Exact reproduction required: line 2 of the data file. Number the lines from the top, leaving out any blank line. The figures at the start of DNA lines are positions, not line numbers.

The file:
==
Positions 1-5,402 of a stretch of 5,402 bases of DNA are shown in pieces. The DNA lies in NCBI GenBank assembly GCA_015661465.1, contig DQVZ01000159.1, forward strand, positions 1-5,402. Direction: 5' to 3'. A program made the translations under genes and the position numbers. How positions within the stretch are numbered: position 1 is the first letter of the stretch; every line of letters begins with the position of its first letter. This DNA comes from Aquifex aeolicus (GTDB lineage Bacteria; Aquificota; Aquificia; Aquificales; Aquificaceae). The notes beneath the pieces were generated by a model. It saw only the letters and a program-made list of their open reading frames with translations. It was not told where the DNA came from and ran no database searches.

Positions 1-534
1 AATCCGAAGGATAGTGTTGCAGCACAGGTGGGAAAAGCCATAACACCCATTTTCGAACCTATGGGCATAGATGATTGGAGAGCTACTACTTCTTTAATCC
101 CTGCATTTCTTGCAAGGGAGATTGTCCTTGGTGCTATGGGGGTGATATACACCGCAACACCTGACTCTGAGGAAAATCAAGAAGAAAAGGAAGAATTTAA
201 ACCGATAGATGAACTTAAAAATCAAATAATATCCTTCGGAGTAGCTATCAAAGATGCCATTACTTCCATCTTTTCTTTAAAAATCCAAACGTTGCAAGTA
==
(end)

Positions 1-534